A small but recognizable people with Arab origins have over time settled in the India.Many who arrived in Gujarat were later recruited to the army. Most Gujarati Arabs were traders, and business men who sold or traded silk, diamonds and other valuables resulting in wealthy business men. The city of Surat and villages within the city are notorious for Arab settlements. Variav and Randev are the few villages that Arabs started their lives in. In Eastern Uttar Pradesh, Iraqis arrived in 15th and 16th century from Sindh, Pakistan. These people claim ancestry from Arab tribe of Bani Tamim.In Hyderabad, Chaush are Arab community of Hadhrami descent whose ancestors were recruited as soldier by Nizam of Hyderabad. In Kerala, Syed Thangals of Hadhrami descent settled around 17th century as missionaries to propagate Islam. There are also Shia Sayyids in Northern region of country who claim descent from Wasit, Iraq like Zaidis. Sunni Sayyid of the country also claim Arab descent from Sufi missionaries but it is hard to say that every Sufi really belonged to Arab. Most of the Sufis migrated from Persia. Sunni Sayyid also include converts from higher Hindu castes like Brahmin and Kshatriya. Sunni Sheikhs also claim Arab descent from Sufis or migrants but it remains hoax. They don't know their tribe but trace lineage from Umar, Abu Bakr and Uthman, the Rashidun Caliphate. Many of present Sheikhs converted from Hindu castes such as Kayasth and Rajput.
Arab began her racing career on May 1, 1827 at Newmarket's Second Spring meeting. She ran in a Sweepstakes over the Ditch Mile course restricted to the produce of mares which had not produced a winner before 25 May 1825. The only filly in a field of four runners, Arab was not strongly supported in the betting but finished second to a colt named Pontiff, beaten two lengths. Two days later,over the same course and distance, Arab started the 8/1 (or 10/1) third favourite for the 1000 Guineas Stakes which despite its name carried a prize of 1,400 guineas.Lord Exeter's filly Marinella was made favourite ahead of Monody who was owned, like Arab, by the Duke of Grafton. The race produced a close finish between the two Grafton runners, with Arab prevailing by a head over her better fancied stable companion. Arab's win was the eighth in the race for the Duke of Grafton, a ninth for Robert Robson and a sixth for her jockey Frank Buckle.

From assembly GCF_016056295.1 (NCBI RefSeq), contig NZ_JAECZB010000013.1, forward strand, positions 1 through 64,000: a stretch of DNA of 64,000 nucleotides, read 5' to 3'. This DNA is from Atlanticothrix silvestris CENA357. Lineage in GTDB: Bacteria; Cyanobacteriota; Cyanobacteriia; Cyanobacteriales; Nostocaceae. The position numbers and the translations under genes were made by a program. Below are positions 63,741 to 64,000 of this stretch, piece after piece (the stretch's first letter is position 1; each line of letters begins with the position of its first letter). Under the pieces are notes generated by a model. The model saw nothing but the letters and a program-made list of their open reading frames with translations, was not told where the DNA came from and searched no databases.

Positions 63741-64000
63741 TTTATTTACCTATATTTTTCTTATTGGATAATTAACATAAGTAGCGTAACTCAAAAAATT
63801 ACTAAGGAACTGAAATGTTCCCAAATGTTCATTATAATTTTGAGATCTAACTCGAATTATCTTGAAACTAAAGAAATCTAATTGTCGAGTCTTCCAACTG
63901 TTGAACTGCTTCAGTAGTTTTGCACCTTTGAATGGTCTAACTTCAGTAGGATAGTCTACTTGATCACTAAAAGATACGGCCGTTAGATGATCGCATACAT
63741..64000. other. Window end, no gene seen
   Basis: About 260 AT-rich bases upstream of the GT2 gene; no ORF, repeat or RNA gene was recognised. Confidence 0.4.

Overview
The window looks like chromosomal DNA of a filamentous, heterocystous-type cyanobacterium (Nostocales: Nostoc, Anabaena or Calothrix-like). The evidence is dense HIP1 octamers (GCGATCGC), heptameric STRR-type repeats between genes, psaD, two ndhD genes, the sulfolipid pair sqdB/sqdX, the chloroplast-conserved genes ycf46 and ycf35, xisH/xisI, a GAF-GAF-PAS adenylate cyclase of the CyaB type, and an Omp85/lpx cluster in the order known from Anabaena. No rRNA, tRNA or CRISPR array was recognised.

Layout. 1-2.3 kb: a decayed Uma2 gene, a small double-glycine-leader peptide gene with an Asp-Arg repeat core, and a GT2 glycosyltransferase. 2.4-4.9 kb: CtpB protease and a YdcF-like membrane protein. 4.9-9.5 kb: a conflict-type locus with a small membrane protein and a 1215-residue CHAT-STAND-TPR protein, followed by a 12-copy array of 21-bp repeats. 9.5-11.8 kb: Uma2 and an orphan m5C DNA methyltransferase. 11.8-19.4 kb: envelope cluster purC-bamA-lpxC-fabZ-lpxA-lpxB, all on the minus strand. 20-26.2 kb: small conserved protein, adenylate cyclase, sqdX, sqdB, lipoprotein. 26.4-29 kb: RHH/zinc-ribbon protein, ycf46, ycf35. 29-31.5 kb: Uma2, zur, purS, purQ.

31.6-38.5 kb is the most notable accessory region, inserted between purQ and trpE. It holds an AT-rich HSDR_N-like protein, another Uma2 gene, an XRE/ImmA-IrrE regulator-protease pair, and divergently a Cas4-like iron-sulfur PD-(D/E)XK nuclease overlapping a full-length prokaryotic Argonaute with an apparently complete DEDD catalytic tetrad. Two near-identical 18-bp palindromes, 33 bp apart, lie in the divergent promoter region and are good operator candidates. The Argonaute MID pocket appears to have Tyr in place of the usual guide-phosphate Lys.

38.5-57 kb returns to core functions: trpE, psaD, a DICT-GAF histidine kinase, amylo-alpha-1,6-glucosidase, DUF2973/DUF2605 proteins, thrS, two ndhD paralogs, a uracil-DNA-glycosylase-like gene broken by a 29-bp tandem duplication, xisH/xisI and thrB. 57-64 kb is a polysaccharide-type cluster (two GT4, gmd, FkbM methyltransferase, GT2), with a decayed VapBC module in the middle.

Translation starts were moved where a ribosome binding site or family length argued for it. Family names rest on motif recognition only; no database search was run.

A stratigraphic unit is a volume of rock of identifiable origin and relative age range that is defined by the distinctive and dominant, easily mapped and recognizable petrographic, lithologic or paleontologic features (facies) that characterize it.
Units must be mappable and distinct from one another, but the contact need not be particularly distinct. For instance, a unit may be defined by terms such as "when the sandstone component exceeds 75%".
Sequences of sedimentary and volcanic rocks are subdivided on the basis of their lithology. Going from smaller to larger in scale, the main units recognised are Bed, Member, Formation, Group and Supergroup.
A bed is a lithologically distinct layer within a member or formation and is the smallest recognisable stratigraphic unit. These are not normally named, but may be in the case of a marker horizon.
A member is a named lithologically distinct part of a formation. Not all formations are subdivided in this way and even where they are recognized, they may only form part of the formation.
The 1994 Group was a coalition of smaller research-intensive universities in the United Kingdom, founded in 1994 to defend these universities' interests following the creation of the Russell Group by larger research-intensive universities earlier that year.
The 1994 Group originally represented seventeen universities, rising to nineteen, and then dropping to eleven. The Group started to falter in 2012, when a number of high performing members left to join the Russell Group. The 1994 Group ultimately dissolved in November 2013.
The group sought "to represent the views of its members on the current state and the future of higher education through discussions with the government, funding bodies, and other higher education interest groups" and "[made] its views known through its research publications and in the media".